March 28, 2023
Rogers County Historical Society, Inc. Awarded Oklahoma Heritage Preservation Grant
OKLAHOMA CITY — The Oklahoma Historical Society (OHS) is proud to announce that the Rogers County Historical Society, Inc. has been awarded a grant through the Oklahoma Heritage Preservation Grant Program.
Rogers County Historical Society, Inc. received $20,000 for a project titled “The Totem as Monument and Archive,” which will help fund a workshop series in partnership with Social Practice City University of New York. The workshops and lectures will address the Totem Pole Park thematically, giving historical and contemporary context to the grassroots art environment that Ed Galloway created from the 1930s to the 1950s. Participants can learn restoration techniques through hands-on work and propose complementary projects that contribute to the park’s long-term goals.
“With the upcoming centennial celebrations for Route 66, it is wonderful to see funding come into our community that will allow for highlighting one of the popular landmarks of this historic road,” said Sen. Ally Seifried, Claremore.
“Congratulations to Rogers County Historical Society for receiving these grant funds,” said Rep. Mark Lepak, Claremore. “These workshops at the Totem Pole Park will provide understanding and context to a unique Route 66 landmark.”
“We are very excited to share this workshop series with art and history enthusiasts from all backgrounds and disciplines,” said Erin Turner, project coordinator for Rogers County Historical Society, Inc. “The totems at the Ed Galloway Totem Pole Park are beautiful art treasures, and we look forward to highlighting these structures and their cultural context during these workshops. We’re so grateful to the Oklahoma Historical Society for this Oklahoma Heritage Preservation Grant.”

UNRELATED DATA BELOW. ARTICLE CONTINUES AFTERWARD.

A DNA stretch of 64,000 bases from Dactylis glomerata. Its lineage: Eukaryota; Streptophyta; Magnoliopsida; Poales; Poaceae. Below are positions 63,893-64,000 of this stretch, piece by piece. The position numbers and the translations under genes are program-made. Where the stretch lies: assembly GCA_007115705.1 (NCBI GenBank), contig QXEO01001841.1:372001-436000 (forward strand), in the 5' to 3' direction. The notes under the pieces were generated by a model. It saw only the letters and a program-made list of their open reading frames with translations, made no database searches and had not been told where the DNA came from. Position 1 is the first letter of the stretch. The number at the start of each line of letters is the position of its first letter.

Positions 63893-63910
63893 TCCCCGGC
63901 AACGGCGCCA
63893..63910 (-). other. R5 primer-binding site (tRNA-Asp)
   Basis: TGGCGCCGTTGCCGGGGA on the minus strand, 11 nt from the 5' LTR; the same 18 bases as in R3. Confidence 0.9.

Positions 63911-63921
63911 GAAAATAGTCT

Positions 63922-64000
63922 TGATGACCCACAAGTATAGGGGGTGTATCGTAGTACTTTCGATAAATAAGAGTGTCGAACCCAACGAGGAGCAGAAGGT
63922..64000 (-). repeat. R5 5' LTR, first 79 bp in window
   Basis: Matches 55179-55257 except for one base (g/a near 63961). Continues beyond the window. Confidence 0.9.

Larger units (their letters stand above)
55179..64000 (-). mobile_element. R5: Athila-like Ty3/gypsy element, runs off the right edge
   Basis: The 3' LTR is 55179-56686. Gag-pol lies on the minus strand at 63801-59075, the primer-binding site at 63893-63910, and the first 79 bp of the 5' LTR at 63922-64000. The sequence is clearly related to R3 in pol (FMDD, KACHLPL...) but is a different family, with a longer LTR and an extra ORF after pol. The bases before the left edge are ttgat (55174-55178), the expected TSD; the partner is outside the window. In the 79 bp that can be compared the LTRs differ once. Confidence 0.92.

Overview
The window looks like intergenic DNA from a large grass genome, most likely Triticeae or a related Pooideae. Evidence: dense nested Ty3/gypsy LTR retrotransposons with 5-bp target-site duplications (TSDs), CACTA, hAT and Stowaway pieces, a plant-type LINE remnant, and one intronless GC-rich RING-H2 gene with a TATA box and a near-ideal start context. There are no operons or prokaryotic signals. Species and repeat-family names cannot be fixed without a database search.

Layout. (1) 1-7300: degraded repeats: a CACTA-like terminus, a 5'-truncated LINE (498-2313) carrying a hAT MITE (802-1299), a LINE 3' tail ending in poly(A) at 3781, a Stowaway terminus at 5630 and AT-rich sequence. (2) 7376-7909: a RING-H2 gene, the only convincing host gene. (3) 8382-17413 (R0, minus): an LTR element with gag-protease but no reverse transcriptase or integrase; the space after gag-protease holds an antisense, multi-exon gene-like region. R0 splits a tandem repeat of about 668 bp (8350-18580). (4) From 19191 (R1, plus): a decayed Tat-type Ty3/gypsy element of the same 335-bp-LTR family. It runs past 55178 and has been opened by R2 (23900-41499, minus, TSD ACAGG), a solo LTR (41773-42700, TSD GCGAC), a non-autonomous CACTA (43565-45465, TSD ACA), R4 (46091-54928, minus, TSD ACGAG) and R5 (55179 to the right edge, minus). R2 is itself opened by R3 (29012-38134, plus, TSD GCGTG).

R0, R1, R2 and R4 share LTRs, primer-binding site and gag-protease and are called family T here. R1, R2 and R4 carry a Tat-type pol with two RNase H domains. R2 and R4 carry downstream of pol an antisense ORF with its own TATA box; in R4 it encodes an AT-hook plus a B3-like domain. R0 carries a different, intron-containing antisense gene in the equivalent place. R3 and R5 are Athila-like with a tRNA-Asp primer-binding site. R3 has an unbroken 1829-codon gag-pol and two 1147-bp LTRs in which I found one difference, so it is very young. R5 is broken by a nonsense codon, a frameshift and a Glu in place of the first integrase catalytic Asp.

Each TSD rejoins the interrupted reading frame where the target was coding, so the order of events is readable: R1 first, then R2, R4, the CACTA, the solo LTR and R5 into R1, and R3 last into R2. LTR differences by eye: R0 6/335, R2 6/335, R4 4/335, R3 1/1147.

The OHS will distribute over $575,000 in grant funds, with projects ranging from collections care and strategic planning to exhibit development and educational programming.
“These grant funds continue to empower local communities to collect, preserve and share their history for future generations of Oklahomans with over 150 projects funded to date,” said Nicole Harvey, director of strategic initiatives and grants administrator for the OHS.
The Oklahoma Heritage Preservation Grant Program is a grants-in-aid program offered by the Oklahoma Historical Society to encourage the collection, preservation and sharing of Oklahoma history at the grassroots level in all parts of the state. Open to tribal and municipal governments and not-for-profit historical organizations located in Oklahoma and registered with the Oklahoma secretary of state, this grants program offers funding ranging from $1,000 to $20,000 for projects focused on collections, exhibits and programming. Applications for this annual program open in the fall and award announcements are made in January. For more information visit www.okhistory.org/grants.
The mission of the Oklahoma Historical Society is to collect, preserve and share the history and culture of the state of Oklahoma and its people. Founded in 1893 by members of the Territorial Press Association, the OHS maintains museums, historic sites and affiliates across the state. Through its research archives, exhibits, educational programs and publications the OHS chronicles the rich history of Oklahoma. For more information about the OHS, please visit okhistory.org.